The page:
“A race of people is like an individual man; until it uses its own talent, takes pride in its own history, expresses its own culture, affirms its own selfhood, it can never fulfill itself.”   — Malcolm X

Story is the shortest distance between two people. This piece of wisdom has stayed with me for many years. It has shaped my work and was the fulcrum on which I balanced my ideas, both as a filmmaker and as a Media Justice organizer. I saw first hand that this critical distance could define a community’s future or trap it in a cycle of poverty and loss. Because truly the future of a community was tied to how well it commanded its past. It is a fundamental truth that drives all cultural workers, even to the point that Malcolm X said, “ Culture is a weapon.”

In many ways, I also knew this experience as a Dalit of the diaspora. I have spent my whole life fighting for the recognition of Dalit struggles in the west. There is such a profound lack of information and access to our history that makes it difficult for many westerners to connect and understand the context of our experience. They get lost in the complexities of how to navigate between the vocabulary of atrocity and the spiritual component that lays at the heart of caste. Meanwhile, in the face of racism abroad, the immigrant desi  communities can become more fundamentalist and thick in their denial of caste, even as many of our institutions like temples, gurudawaras, and cultural associations begin reassembling caste hierarchies. It is in this context, memory, and its child and its mother: story, become a powerful tool.

Memory became my historical text. Memory became my theory. Memories became the first stories I would tell anyone who would listen. This is how I became a storyteller. I would create music and short art pieces that would bring to life reports of atrocities to bridge the distance between dalit and western experience. It was a way to confirm a reality that few would believe. Through stories, I reflected upon my small NRI experiences of caste discrimination in higher caste homes, where parents would switch out plates and cooking utensils when I would visit. A nine year old girl like me was not immune from casteist cruelty even here in the face of the American Dream. This is why it is important for Dalit issues to be heard all around the world. India is a global force. And it brings its cancers everywhere. Who funds communalism but the NRI’s abroad who chastened by racism in the west fund cultural projects that are fronts for communal violence.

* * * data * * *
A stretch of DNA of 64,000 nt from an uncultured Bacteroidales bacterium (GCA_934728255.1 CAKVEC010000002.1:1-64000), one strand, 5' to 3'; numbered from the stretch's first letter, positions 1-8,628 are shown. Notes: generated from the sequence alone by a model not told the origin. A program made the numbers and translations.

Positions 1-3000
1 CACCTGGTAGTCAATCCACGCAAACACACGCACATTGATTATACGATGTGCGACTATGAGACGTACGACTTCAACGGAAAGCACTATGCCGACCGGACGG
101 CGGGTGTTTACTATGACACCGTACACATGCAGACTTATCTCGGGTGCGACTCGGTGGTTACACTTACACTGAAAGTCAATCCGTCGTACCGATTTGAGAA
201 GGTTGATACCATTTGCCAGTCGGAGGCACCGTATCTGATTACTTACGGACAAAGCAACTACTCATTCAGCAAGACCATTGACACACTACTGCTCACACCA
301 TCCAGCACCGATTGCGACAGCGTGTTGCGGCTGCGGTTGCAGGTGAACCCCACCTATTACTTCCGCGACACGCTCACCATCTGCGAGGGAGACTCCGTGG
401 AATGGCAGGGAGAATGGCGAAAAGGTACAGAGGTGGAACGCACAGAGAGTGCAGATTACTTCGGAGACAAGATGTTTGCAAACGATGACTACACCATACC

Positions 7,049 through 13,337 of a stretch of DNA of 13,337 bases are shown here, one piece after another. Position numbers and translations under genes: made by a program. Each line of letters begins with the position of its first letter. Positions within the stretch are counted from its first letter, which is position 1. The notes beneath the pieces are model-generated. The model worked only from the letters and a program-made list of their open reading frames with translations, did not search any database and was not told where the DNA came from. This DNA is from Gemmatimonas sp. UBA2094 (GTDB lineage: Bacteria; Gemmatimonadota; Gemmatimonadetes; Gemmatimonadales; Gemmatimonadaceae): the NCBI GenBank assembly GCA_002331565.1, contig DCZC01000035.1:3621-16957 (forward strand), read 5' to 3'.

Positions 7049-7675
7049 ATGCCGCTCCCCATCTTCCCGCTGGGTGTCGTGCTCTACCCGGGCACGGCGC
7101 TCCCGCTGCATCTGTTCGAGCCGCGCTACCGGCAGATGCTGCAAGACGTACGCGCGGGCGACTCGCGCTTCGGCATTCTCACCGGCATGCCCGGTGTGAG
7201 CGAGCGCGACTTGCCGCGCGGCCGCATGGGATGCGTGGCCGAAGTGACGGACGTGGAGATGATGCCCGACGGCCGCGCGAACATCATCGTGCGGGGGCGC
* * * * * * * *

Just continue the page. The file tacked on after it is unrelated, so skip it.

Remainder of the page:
Stories are also a vital bridge of ideas, emotion, and experience that is crucial for Dalit movements. We are still profoundly isolated in an island of denial and invisibility in the mainstream media and to the international community. It is this reason that I was moved to start work on my 3D Feature length documentary Touchable: The Journey from Untouchable to Dalit. While this will be one of the first movies shot in 3D in India, it is by no means the first film about Dalits. There are the many works of the phenomenal Video Volunteers,  Drishti Media, Arts & Human Rights collective who have put out the incredible India Untouched and I Dalit, as well as filmmakers like Stalin K., V. Kathir, Leena Manimekalai, Anoop Kumar and more who have told moving stories of Dalits fighting to make a difference for themselves and their communities.

But fundamentally, when we are talking about the stories of 300 million people, we need not one film but many. And we need to talk about what are the kinds of narratives that will empower us for the future. Some films are poverty narratives. Set in between the missionary imagery and national geographic, Dalits are showcased as being trapped in conditions that are immovable, and, as timeless as the classic photography that has captured them on film. We don’t see enough films about our agency. For while we have endured for centuries, we have also had one of the longest legacies of resistance.

This is the conversation I hope to engage with my film. And I believe it will take a community to be able to make it. Rather then wait for the mainstream media to carry our stories, we can bring our stories to the mainstream ourselves. The creation of media  in the age of social networks is all about making our process become the product. At every step of our dialogue, we are shaping our history to define our future.

This is the journey I am beginning now and I invite you to join us. My team is one of the first teams to work on 3D physical production in India. And we will be documenting our experiences on the project blog Please feel free to contact and follow us, as we will be writing about our process, posting clips in production, and having guest bloggers and artists share their perspectives on the material. Some stories are bigger than an individual! Keeping in tradition with third cinema filmmaking, this story is more than a film–it is a movement; a movement in support of the many organizers fighting for Dalit rights, fighting for Human rights. This is our goal, and I know we will win. Because by breaking the media silence we have already won. Each word, photo, film is our way forward and our way of saying: Our name is memory and, we, we will survive.

One Response to “MY NAME IS MEMORY”
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